How To Wash a Backpack And Keep It Clean: An Easy Guide 💡

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A backpack is something most people will use at one point or another in their life. The adventurous traveler, the student, the digital worker; everyone who wants to carry their belongings in a safe and convenient manner will find a backpack useful.

And like most of your belongings that are used regularly, it gets dirty. You’ve put that old backpack to quite a bit of use, and you’re wondering if you can wash it?

The answer is a definite yes, unless the manufacturer tells you not to. But that’s an entirely different case. Be it a school backpack or a hiking backpack, no matter how much you take care of it, eventually dirt and grime will get onto it, degrading the fabric.

Why backpacks need to be washed

Your backpack may have been stained with your body sweat and oils just from daily use. If it’s a children’s backpack, the usual culprit will be food stains, spilled juice, gum or candy. And if it’s an outdoor backpack, smoke from camping, mud, even animal pee can find its way to your backpack. 

All that sand and dirt you subject your backpack to is sure to get in the pockets and zippers which can make them get stuck. Don’t forget dirty clothes and socks, which can cause diseases if you don’t disinfect and clean the bag thoroughly. And that’s not to mention the bad smell.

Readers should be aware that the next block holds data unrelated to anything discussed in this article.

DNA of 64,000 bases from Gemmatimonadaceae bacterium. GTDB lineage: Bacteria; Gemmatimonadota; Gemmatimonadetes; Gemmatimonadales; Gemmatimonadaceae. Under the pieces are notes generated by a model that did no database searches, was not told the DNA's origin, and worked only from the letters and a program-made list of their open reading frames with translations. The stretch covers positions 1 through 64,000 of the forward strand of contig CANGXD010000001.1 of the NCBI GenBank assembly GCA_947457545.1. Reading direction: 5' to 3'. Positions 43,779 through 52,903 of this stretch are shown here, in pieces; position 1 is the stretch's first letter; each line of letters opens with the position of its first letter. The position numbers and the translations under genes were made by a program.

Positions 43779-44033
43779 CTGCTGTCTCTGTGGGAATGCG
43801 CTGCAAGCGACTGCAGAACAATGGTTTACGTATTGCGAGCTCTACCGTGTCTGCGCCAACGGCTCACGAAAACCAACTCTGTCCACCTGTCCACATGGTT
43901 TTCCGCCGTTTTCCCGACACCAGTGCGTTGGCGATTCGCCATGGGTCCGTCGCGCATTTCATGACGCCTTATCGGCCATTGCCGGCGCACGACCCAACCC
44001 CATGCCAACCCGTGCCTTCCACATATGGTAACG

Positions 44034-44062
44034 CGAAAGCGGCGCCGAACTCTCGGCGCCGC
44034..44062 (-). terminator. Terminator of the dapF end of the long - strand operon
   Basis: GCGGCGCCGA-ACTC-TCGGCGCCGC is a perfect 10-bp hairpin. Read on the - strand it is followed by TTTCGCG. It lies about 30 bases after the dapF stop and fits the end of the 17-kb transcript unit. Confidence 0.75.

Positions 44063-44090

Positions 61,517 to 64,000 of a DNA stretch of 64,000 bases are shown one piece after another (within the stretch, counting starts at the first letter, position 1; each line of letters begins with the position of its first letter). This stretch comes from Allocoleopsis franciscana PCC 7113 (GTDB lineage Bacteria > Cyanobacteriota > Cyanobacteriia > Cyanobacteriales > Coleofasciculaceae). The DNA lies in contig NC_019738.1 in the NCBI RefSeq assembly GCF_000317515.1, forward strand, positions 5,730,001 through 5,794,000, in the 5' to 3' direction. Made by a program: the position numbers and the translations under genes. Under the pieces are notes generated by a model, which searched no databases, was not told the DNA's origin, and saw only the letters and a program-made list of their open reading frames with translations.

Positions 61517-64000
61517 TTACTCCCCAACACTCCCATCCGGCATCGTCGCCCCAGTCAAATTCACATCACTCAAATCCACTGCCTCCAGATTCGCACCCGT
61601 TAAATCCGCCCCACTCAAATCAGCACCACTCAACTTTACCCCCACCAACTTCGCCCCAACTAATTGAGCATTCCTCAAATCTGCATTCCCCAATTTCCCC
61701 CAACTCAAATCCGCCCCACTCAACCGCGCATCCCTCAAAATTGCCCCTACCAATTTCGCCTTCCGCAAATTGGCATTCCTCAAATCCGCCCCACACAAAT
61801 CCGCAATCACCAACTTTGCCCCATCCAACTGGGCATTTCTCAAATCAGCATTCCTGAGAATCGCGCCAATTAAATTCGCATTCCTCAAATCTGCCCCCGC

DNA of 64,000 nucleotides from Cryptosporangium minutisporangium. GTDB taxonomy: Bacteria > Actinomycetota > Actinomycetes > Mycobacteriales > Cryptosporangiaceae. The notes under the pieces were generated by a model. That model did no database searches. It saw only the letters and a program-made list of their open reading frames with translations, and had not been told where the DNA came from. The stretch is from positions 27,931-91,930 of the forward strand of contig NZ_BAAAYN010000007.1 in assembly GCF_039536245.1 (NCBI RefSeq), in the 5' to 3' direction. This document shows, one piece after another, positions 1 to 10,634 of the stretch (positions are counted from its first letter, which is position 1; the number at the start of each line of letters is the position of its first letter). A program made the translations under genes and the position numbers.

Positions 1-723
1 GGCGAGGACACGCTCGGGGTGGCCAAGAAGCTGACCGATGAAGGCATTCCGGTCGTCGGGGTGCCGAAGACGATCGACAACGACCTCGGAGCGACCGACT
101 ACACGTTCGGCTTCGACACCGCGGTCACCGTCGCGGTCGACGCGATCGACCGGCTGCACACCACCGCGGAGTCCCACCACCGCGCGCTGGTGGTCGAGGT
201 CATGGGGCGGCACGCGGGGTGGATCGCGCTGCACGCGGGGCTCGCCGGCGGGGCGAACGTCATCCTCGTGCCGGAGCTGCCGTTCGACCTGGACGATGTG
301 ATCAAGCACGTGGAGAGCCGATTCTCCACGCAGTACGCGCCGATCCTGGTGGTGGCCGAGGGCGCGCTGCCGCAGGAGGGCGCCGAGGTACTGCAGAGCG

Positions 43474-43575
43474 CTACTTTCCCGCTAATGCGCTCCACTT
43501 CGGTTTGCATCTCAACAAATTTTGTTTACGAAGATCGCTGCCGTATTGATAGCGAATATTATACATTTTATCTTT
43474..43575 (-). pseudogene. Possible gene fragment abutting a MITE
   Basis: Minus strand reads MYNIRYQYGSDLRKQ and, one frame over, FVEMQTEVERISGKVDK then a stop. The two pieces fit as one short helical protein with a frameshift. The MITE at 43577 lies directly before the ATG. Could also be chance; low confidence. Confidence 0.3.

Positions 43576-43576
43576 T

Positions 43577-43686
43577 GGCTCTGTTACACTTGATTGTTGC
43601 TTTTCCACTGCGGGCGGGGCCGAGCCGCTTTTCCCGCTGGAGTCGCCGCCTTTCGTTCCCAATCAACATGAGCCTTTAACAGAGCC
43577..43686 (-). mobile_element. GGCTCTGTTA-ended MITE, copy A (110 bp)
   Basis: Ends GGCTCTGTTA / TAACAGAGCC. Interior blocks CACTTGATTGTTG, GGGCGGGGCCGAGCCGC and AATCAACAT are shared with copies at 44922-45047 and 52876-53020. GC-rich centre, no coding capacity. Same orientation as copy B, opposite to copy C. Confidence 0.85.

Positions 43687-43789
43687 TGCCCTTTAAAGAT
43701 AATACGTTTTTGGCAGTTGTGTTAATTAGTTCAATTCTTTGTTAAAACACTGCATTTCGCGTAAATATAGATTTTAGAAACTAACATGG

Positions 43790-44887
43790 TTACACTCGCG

In order to prolong its life, you should regularly clean your backpack. And there are a few ways to do it:

Here’s how to wash a backpack so it looks brand new again

First and foremost, you should determine if your backpack is indeed washable. As a general rule, most backpacks that are made with nylon or canvas are safe to wash. If you have a backpack with a material that you are unsure about getting wet, check the care label to see the exact instructions for cleaning your backpack.

If you can’t find a label or any instructions, start with just a small area and see if the material can handle a bit of soap and water before you commit to a more thorough wash. Basically, like most fabrics, you can wash your backpack by hand or with a washing machine. Let’s explore a few ideas to get you started.

Pre-wash tips 

Before you get that backpack wet, there are a couple of things you need to do. Ideally, waterproof backpacks should not be washed often as this can affect the waterproofing effects. But this can be remedied by using waterproofing sprays to replace the coating.

  1. Turn the backpack inside out and give it a good shake to get all of that loose dirt, sand or small debris out of the bag. You might be surprised at what you uncover.
  2. Most backpacks will have metal parts or frames. Take these out before you wash it. You should also detach any removable pockets or accessories as they might come off during washing and damage the washing machine if you’re using one.
  3. Use a small vacuum to gather all the dust, sand or food crumbs. 
  4. If you’re just handwashing your backpack then loose threads might not be an issue, but if you’re using a washing machine you need to cut these off or they might get snagged when being machine washed and further rip the material.